(WARNING: This article contains spoilers for Split and details about the ending. Proceed with caution.)
Split is a fantastic movie, one that fuses horror, realism and tension that will still resonate long after it leaves theaters. Shyamalan returned to form as a filmmaker, recalling his low budget, character-based roots that got him attention in the first place. He has created a film with a powerful and emotional message that is executed beautifully, which sounds out of place when you take into account that this is a horror movie.
James McAvoy's terrifying and electrifying performance as Kevin would've been campaigning for awards season if Split had an Oscar qualifying run. Shyamalan directs a film that builds and builds with a climax that grabs onto you and doesn't hold back. But that's only before he drops the mic, showing that he's far from done.
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It's pretty fantastic how Shyamalan carefully hid the twist in the poster for the film, which almost perfectly lines up with the glass crack of its predecessor. Even with a little nudge in marketing, everyone still had no idea that the reveal was coming.
At the end of the Split, it cuts to a diner. Watching news covering the aftermath of the climax, a woman asks the man next to her a question about an incident that happened years ago. To the audience's surprise, it's David Dunn, with Bruce Willis reprising his role from #Unbreakable. Cut to black. Where does this leave us? It may be more than you think
"131 people died so you can finally understand the destiny for which you were born."
— Mr. Glass/ Elijah Price
Just A Man On A Train
In 2000's Unbreakable, the first time we see David Dunn is inside a train's passenger car, with a very long take to establish the character. Dunn was an everyman, one with problems with family and his job. When the train derails, he becomes the only surviving person in the crash, emerging unharmed and without a scratch. The Amtrak train — which heads back and forth from 30th Street Station in Philadelphia and New York City — is definitely just the start of David's character journey, which finds him back at station to find his first bad guy. Over time David learns of his super strength and his increased instinct, resulting in one of the best superhero movies ever created. Why is this information relevant to the future of the franchise?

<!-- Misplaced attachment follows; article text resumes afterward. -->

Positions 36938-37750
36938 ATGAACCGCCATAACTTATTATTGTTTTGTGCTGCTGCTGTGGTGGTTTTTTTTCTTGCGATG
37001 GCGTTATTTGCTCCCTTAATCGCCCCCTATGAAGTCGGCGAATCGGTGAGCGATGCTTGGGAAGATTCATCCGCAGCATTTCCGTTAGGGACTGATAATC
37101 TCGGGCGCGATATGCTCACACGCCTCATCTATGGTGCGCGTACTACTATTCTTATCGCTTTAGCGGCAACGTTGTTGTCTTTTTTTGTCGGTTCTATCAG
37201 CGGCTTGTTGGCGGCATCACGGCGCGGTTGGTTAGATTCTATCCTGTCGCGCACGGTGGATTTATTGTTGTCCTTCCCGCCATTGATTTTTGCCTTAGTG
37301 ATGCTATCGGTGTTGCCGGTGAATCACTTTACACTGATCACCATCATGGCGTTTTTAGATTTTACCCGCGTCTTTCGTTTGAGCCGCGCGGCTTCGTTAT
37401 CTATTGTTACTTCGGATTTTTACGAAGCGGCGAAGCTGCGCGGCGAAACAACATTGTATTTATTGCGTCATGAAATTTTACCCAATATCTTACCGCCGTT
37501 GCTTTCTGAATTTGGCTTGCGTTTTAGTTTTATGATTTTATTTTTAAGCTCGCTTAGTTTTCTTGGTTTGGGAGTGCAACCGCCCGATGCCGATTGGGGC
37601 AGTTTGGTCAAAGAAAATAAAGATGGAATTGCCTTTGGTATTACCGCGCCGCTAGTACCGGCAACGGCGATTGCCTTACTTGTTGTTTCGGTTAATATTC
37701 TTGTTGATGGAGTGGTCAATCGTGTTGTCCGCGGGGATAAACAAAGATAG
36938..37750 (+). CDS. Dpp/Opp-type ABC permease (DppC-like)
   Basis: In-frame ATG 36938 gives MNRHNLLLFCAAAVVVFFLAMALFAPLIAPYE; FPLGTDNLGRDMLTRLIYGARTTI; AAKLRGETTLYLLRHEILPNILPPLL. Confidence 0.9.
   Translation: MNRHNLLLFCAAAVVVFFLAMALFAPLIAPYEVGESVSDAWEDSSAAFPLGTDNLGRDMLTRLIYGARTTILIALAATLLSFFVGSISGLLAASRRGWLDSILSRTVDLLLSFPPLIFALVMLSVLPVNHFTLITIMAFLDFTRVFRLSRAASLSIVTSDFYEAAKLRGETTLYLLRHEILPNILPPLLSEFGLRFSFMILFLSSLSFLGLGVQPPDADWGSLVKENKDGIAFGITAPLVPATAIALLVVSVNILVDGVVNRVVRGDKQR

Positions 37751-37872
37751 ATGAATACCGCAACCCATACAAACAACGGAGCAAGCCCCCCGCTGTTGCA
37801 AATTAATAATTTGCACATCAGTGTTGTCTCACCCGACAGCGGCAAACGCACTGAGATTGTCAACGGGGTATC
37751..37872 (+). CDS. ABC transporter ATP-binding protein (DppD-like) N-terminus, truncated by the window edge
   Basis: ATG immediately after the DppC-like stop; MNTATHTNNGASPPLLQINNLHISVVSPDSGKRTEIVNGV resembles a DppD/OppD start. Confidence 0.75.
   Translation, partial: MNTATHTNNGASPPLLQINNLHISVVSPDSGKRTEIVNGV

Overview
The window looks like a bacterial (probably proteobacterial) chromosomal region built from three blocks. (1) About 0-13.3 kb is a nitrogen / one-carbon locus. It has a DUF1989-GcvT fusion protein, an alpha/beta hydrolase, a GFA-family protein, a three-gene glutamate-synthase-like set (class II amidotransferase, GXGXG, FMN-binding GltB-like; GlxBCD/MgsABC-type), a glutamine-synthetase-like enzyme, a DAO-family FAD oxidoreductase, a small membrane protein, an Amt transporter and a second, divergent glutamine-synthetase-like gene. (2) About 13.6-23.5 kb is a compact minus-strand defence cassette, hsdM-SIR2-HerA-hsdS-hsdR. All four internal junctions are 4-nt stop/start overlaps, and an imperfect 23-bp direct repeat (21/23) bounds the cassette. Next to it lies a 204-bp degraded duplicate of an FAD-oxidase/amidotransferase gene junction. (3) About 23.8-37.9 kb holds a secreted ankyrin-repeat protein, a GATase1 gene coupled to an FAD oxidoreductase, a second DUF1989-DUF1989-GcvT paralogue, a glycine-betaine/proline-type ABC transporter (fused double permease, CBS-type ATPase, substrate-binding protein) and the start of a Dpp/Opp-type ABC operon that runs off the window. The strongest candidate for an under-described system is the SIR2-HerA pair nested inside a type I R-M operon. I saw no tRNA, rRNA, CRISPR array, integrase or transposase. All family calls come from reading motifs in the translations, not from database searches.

Kevin Lost Someone Too
What do we know about Kevin's backstory? He had a very hard childhood. His mother used to repeatedly beat Kevin, which opened the opportunity for more personalities to take hold. But why was his mother so abusive? We might have been given insight into the matter during a moment when he talks about his past. He told of how he never saw his father again after he left from a train station. After this we get no more details about Kevin's father, but a disaster like the one in Unbreakable could have drove his mother mad. Yes, Kevin's father might have died on the same train that Dunn survived. Without a father, Kevin had no one to prevent his mother from beating him, which later led to the creation of The Beast.
I know what you're thinking: That is not even close to enough evidence to support your claim. But wait, there's much more. Remember the scene where Dennis transforms into the Beast? Kevin, who lives in Philadelphia, using Dennis's personality, goes into 30th Street Station to buy flowers before The Beast comes. He lies the flowers down on the Amtrak platform in reverence before going into a train and turns into The Beast. Keep in mind this is the same station that David was heading to. Also, keep in mind the importance of the flowers and, though a small detail, how Amtrak trains are only used for long-distance journeys.
Dennis bought the flowers for his dead father, who was supposed to arrive at the platform to return to his family. There had to be some sort of reason why they had to do all of these things there instead of just turning into The Beast at home. It's possible that Shyamalan set these small details up as a possible twist in the sequel, but hopefully it isn't the only one that'll take audience by surprise.
What Does This Mean For The Sequel?
By the end of Split, it's assumed that Dunn — who has spent over a decade taking down bad guys — will be going after The Horde, finally meeting a villain who has met his match. Both have unbreakable skin, but one is definitely crazier than the other. How they meet up will probably be because of some sort of routine vigilante mission for Dunn, with their rivalry becoming more personal throughout the film. That is why it's fitting for Mr. Glass, portrayed by Samuel L. Jackson, to make an appearance in the sequel.
At the end of Unbreakable Elijah Price reveals how he was behind the train disaster all along. Causing multiple terrorist attacks and covering them up as accidents, the character was on a quest to find a superhero to compliment his role as a villain. He was successful and content with the outcome of it all, and in a way his character ended up victorious. However, what Price didn't know was that he may have been the creator of not only a hero, but a villain, which is why it is necessary for Price to be intertwined with the characters in the sequel. Let's just hope Shyamalan does it justice.
"Now that we know who you are, I know who I am. I'm not a mistake! It all makes sense! In a comic, you know how you can tell who the arch-villain's going to be? He's the exact opposite of the hero. And most times they're friends, like you and me! I should've known way back when... You know why, David? Because of the kids..."